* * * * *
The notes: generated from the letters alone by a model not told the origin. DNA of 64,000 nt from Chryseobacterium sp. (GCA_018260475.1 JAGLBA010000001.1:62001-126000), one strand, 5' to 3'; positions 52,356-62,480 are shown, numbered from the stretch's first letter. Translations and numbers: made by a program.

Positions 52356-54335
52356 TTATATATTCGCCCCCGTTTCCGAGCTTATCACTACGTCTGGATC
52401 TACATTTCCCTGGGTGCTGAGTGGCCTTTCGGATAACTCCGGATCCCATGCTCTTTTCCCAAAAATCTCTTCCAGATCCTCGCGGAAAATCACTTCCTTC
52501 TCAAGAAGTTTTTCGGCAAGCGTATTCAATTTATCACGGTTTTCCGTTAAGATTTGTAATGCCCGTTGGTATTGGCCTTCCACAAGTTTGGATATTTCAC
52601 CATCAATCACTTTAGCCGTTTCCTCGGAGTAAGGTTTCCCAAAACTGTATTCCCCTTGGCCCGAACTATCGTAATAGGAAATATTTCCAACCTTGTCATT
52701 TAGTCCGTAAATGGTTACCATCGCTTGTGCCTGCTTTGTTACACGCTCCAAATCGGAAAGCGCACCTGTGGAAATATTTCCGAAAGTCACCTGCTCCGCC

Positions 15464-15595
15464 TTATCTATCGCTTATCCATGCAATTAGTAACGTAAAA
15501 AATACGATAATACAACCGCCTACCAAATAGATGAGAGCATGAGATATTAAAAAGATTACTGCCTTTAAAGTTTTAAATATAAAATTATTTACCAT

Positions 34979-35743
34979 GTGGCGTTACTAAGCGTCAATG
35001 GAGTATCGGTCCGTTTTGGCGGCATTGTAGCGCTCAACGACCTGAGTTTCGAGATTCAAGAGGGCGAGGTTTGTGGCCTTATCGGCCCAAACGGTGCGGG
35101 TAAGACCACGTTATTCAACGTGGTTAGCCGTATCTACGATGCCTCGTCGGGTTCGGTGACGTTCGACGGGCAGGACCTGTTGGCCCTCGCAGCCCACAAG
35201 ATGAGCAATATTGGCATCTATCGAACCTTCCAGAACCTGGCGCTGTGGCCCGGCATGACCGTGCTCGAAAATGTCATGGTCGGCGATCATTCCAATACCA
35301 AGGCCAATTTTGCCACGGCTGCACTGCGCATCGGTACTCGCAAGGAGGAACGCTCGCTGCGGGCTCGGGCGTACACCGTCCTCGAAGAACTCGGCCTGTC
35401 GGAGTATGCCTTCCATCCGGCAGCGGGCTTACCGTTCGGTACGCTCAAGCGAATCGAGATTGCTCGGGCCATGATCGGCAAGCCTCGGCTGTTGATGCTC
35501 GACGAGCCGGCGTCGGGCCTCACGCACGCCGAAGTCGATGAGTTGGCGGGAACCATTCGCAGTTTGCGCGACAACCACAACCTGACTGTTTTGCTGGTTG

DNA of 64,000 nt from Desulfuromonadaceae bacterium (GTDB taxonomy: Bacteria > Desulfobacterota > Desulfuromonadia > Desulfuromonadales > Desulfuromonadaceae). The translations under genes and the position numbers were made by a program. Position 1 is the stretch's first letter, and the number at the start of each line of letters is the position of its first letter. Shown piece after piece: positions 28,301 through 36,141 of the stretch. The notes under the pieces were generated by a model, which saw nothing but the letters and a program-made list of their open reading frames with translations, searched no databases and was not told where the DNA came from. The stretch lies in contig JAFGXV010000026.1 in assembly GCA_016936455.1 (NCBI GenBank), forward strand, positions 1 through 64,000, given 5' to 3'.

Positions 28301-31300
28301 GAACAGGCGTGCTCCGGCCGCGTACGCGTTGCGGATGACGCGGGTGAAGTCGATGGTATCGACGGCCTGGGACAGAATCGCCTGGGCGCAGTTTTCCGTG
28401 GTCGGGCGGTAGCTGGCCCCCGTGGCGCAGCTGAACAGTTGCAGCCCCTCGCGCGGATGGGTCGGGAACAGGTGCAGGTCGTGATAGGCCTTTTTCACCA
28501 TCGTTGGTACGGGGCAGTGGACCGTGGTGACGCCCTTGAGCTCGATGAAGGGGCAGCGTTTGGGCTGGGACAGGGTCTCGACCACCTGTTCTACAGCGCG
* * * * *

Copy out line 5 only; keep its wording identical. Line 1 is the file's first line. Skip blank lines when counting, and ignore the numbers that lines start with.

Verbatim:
52501 TCAAGAAGTTTTTCGGCAAGCGTATTCAATTTATCACGGTTTTCCGTTAAGATTTGTAATGCCCGTTGGTATTGGCCTTCCACAAGTTTGGATATTTCAC